There hasn’t been much time for new General Manager David Caldwell and Head Coach Gus Bradley to “settle in.” But that’s the nature of the National Football League these days, and in fact, just about all sports. “There used to be an off-season,” is one of my favorite current sayings. Because there used to be. Professional sports have decided it’s about staying in the public eye all the time, not just during the season. That way you’ll be inclined to buy a hat or a t-shirt sometime during the combine, or free-agency, or the draft or mini-camp or whatever.
But for all the media time and public “face” both Caldwell and Bradley have as part of their jobs, it’s about finding football players and winning games for both. Caldwell has a solid pedigree during his time in the league, the only business he’s ever known. He believes in “big school, big competition” when it comes to drafting players and he sees the draft and college free-agency as the way to building a team.
Bradley likes the same, and that’s how he got hired. He sees the game in a very similar way to Caldwell, buying into the newest “analytics” of how to call a game on game day. He’s enthusiastic, very “out front” and reminds me of Bill Cowher when he took over in Pittsburgh. “We want to make everybody think about how they can get better every day,” is a favorite catch line for Bradley. That’s a good philosophy for anybody in any business. In fact, it’s almost word for word what Mike Mularkey said last year. Mularkey was making decisions based on his three-year contract but it fell apart on the scoreboard and the won-loss record. Bradley will get more of a chance because he’s Caldwell’s hire.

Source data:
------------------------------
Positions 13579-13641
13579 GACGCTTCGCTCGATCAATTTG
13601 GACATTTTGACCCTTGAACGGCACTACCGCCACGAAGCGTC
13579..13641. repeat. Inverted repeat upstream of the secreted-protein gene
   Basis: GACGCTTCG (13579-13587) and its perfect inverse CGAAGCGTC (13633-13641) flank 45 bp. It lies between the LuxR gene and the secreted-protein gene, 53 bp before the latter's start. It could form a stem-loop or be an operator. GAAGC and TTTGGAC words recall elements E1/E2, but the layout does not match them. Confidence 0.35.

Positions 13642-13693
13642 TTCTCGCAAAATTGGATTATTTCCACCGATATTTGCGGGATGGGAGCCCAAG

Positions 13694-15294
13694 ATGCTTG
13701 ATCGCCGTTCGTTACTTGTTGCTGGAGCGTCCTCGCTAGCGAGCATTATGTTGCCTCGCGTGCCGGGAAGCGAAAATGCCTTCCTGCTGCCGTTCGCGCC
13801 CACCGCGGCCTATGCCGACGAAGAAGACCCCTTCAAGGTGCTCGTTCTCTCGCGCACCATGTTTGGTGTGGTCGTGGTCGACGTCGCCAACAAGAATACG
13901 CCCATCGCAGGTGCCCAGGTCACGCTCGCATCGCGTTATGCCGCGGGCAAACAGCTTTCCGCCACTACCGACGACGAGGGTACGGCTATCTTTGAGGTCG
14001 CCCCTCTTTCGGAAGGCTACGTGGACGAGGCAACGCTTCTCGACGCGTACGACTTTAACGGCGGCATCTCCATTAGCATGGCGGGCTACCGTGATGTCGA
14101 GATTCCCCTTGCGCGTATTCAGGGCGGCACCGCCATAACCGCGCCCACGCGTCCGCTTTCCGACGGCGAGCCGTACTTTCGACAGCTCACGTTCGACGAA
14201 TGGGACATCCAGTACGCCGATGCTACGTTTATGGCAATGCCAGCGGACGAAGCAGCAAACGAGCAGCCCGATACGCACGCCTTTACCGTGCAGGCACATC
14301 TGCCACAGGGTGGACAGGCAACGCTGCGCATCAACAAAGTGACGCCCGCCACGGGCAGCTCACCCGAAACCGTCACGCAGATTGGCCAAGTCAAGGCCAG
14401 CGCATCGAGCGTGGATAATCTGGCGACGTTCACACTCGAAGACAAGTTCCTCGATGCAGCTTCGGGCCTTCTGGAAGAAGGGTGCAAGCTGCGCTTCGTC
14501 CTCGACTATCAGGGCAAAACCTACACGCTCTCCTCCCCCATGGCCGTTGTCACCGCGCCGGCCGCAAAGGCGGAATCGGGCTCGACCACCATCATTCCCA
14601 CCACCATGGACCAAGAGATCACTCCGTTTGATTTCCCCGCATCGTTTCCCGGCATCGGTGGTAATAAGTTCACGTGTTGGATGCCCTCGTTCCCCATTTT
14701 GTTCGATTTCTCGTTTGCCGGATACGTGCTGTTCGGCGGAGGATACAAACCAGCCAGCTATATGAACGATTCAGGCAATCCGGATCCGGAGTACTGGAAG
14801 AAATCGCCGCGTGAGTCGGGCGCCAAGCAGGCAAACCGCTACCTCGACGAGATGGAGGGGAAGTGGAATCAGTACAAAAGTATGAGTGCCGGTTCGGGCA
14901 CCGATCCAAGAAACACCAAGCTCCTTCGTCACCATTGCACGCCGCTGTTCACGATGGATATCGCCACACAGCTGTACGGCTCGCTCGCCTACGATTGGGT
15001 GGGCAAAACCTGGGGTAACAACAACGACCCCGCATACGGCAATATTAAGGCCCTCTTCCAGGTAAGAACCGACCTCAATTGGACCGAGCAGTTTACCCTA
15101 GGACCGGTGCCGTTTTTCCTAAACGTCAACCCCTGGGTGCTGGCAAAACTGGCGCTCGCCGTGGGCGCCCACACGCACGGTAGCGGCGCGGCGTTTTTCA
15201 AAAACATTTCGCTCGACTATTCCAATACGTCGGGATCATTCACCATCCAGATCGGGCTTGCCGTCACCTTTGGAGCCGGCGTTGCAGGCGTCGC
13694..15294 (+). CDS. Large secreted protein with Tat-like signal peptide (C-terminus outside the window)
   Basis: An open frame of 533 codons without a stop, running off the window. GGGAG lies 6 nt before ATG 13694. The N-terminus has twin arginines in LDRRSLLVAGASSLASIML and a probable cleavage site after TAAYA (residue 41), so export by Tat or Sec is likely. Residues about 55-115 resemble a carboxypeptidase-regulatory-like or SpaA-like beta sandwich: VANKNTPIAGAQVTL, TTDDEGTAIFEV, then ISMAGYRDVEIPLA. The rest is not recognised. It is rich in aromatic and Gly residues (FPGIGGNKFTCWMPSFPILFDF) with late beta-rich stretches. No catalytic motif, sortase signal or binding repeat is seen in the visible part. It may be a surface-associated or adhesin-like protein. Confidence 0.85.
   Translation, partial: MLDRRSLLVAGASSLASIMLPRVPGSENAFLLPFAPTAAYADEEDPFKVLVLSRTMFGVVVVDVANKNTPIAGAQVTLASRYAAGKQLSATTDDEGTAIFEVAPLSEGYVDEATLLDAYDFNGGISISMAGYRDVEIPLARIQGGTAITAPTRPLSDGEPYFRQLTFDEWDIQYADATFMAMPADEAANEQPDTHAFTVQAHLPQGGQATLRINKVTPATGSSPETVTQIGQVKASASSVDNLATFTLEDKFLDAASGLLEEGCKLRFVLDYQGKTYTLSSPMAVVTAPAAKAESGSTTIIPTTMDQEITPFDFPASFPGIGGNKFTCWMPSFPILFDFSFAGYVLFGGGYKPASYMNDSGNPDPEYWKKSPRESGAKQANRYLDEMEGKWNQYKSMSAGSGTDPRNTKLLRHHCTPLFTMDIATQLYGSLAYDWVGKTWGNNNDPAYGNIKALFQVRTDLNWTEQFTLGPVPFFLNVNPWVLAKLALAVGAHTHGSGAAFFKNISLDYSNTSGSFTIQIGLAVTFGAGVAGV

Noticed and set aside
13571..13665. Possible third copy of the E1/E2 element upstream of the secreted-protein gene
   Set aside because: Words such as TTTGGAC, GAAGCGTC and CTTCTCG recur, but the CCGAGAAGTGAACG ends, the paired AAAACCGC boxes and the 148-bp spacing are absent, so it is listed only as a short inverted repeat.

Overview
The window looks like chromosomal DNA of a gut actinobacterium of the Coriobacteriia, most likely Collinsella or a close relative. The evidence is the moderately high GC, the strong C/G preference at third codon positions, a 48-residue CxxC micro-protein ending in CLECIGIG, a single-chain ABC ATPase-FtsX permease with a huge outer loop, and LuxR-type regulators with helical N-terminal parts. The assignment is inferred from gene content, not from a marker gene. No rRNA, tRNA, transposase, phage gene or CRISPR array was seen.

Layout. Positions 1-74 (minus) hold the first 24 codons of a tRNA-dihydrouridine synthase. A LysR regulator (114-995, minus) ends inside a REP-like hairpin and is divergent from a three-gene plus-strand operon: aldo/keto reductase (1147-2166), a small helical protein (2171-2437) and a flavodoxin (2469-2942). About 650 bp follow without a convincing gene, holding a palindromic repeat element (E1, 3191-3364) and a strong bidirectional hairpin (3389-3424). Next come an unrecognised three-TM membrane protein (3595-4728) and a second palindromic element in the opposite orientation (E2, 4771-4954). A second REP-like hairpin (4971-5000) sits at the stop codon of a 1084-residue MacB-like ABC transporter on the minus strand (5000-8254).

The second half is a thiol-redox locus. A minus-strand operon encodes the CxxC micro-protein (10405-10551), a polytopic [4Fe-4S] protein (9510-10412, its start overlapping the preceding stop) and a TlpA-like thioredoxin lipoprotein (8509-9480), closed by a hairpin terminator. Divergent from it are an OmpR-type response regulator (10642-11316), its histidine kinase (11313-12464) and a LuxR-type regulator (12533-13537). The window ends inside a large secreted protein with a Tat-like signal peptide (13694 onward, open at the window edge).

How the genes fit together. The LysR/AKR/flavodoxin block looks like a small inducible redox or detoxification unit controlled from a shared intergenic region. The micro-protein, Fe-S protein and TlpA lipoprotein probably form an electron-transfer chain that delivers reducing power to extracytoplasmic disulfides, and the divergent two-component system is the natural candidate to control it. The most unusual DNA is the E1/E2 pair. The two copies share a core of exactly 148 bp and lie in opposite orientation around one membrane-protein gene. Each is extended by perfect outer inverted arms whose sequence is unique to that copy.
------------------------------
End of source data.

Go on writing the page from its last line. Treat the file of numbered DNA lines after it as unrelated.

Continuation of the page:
They’re tied together much like Mularkey and Gene Smith. Win, or leave the building, perhaps on the same day. So for saying all the right things, Caldwell and Bradley have that part down.
They’re trained well that way, knowing what their talking points are, and aren’t when they face the media with a united front. But it’s ultimately about the players. Even Caldwell said at the Combine that it would be a trap to be “too aggressive” when it came to the draft. “If we find a suitable trading partner, all options are open,” is how he positioned the Jaguars in the early going. He and Bradley had what you might call “quality time” in Indianapolis, discussing players, talking football and getting to know how each other thinks.
And that’s a good thing. Because when it comes to results, there’s no talking your way out of it. Winning will be the only thing that accepted.